Do you have a bony lump on the back of your heel? Is this lump painful, especially when you wear stiff, closed-heel shoes? You likely have a condition called Haglund’s deformity – otherwise known as pump bump.
What is Haglund’s deformity?
Pump bump is a bony enlargement on the upper portion of the back of your heel bone. The soft tissue of the Achilles tendon, skin and other soft tissues can become irritated when the bony bump rubs against the inside of rigid shoes. This constant rubbing can lead to bursitis, an inflammation of the fluid-filled sac between the Achilles tendon and the bone. Inflammation in the heel can cause calcium to build up in the heel bone, making the bump larger and more painful. Pump bump can develop in one or both feet.
What causes pump bump?
Anyone can develop Haglund’s deformity, but it’s most common in people who wear stiff, closed-back shoes like women’s pumps, men’s dress shoes or ice skates.
Other factors that can contribute to developing pump bump include:
- The inherited shape of your heel bone.
- Having high arches. A high arch causes your heel bone to tilt backward into the Achilles tendon where your tendon and bone meet. This causes the upper portion of the back of your heel bone to rub against the tendon.
- Having a tight Achilles tendon that compresses the inflamed bursa or fluid-filled sac.
- Having a tendency to walk on the outside of your heel, which causes the heel bone to grind against the tendon.
What are the symptoms of pump bump?
The symptoms include:
- A noticeable bony bump on the back of your heel.
- Severe pain in the area where your Achilles tendon attaches to your heel.
- Pain and swelling in the bursa.
- Redness and tenderness in the back of your heel.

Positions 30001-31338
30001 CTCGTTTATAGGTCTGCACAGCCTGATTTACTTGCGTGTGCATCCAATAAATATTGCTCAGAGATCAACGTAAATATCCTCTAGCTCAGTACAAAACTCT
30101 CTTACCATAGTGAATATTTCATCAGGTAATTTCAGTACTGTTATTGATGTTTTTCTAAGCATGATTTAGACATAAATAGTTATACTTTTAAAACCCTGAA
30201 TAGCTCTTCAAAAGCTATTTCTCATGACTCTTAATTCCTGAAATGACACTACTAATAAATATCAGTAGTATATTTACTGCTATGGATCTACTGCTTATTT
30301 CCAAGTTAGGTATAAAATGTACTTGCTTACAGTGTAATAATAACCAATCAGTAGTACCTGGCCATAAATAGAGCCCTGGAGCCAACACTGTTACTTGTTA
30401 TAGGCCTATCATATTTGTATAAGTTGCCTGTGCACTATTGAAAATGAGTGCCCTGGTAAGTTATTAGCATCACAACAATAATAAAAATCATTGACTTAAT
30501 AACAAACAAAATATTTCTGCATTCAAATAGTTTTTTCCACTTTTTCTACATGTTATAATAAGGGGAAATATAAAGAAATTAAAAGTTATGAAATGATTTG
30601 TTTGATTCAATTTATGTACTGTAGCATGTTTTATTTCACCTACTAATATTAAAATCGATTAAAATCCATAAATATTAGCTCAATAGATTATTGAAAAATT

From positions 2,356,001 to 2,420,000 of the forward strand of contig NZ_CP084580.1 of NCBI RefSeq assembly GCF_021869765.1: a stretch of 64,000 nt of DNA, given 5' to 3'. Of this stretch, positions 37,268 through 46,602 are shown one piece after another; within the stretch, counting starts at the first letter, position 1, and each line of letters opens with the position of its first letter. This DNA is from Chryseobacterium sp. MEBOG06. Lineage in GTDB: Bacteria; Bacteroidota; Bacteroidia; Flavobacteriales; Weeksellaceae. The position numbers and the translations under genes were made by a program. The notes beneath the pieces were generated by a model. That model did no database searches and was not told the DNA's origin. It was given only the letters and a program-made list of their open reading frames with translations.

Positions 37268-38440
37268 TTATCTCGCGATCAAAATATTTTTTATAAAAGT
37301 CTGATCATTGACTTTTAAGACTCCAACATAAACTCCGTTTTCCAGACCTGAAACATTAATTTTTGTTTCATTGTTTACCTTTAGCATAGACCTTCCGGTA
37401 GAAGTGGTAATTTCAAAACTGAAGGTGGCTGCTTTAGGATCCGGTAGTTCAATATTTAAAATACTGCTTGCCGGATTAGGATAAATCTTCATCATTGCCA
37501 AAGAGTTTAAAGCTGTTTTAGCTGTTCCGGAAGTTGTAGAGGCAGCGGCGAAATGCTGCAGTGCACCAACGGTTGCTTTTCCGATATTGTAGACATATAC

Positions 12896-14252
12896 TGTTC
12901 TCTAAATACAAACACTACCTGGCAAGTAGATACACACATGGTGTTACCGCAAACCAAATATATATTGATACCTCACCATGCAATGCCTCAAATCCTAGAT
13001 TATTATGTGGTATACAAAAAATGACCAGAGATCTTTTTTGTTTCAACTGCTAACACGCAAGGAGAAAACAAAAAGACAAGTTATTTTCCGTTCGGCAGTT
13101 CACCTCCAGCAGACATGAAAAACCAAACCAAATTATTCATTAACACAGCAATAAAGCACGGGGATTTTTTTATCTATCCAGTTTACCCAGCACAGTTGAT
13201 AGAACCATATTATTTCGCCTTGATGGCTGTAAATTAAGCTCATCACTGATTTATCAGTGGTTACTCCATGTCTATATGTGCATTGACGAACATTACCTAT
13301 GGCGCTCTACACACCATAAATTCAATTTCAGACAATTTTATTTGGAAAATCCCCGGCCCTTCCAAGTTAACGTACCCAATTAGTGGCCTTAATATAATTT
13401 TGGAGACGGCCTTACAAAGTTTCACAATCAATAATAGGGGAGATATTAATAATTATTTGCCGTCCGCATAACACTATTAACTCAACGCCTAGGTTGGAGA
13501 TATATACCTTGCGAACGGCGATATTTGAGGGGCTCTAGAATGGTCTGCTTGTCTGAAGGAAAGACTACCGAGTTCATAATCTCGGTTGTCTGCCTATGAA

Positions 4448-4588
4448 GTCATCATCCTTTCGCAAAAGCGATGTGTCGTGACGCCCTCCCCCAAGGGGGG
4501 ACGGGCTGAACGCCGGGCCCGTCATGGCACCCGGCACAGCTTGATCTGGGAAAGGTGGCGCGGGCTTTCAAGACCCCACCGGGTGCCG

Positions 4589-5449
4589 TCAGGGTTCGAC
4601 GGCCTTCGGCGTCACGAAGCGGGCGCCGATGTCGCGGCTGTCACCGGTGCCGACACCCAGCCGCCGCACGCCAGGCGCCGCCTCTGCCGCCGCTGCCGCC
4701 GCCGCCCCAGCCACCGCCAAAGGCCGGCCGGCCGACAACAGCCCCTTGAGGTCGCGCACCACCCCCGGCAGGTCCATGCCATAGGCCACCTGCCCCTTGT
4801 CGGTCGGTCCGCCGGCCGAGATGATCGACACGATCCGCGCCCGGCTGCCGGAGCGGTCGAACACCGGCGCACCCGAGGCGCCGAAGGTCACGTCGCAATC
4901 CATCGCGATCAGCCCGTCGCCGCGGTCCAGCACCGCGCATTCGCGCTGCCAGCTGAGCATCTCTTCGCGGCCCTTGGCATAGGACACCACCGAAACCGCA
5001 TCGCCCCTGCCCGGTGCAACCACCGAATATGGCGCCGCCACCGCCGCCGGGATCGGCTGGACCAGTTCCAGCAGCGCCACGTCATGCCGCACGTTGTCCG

What is the treatment for Haglund’s deformity?
If you’re experiencing symptoms of Haglund’s deformity, see your doctor for a proper diagnosis. Your doctor will examine your feet and may want you to have X-rays done.
Some treatments for bump pump include:
- Icing the bump for 20 minutes a day to reduce swelling.
- Wearing flexible or open-back shoes.
- Placing heel pads in the backs of your shoes to redistribute some of the pressure and relief pain.
- Taking non-steroidal anti-inflammatory drugs for the pain. Or, you may want to apply topical anti-inflammatory medication directly to your heel.
- Wearing custom orthotics, like ezWalker® Custom Fit Orthotics. These custom orthotics help support your arches while stabilizing and controlling the motion of your foot. If you tend to walk on the outside of your heels, ezWalker® Custom Orthotics help to place your foot into better alignment, which improves your gait. Additionally, our custom orthotics help to relieve heel pain.
- Wearing an immobilizing soft cast or walking boot that allows the inflamed area to heal.
- Having surgery to re-shape the heel bone and correct the deformity.
How can Haglund’s deformity be prevented?
Some ways you can keep from getting pump bump are:
- Avoid wearing shoes with rigid backs, especially for long periods of time.
- Wear fitted, padded socks with non-slip soles.
- Perform stretches of the Achilles tendon to prevent it from tightening.
- Wear custom orthotics, like ezWalker® Custom Fit Orthotics, to ensure your feet are properly supported for better bio-mechanical alignment. With our custom orthotics, every step you take will be controlled throughout the gait cycle.
How to do I buy ezWalker® Custom Fit Orthotics?
For more information about ezWalker® Custom Fit Orthotics, visit the WalkEZStore. To order your pair of ezWalker® Custom Orthotics, click here. ezWalker® Custom Orthotics are ultra thin and ¾ length, so they’ll fit in a variety of footwear. Plus, they come with a 90-day, money-back guarantee. So you’ve got nothing to lose, but your pain.
Because … when your feet feel good, you feel good.®
Note: If your pain persists, see your doctor for an accurate diagnosis and treatment. Persistent pain can indicate a more serious condition.
Disclaimer: The information included in this article is for educational purposes only. It should not be used as a substitute for professional medical advice, diagnosis or treatment.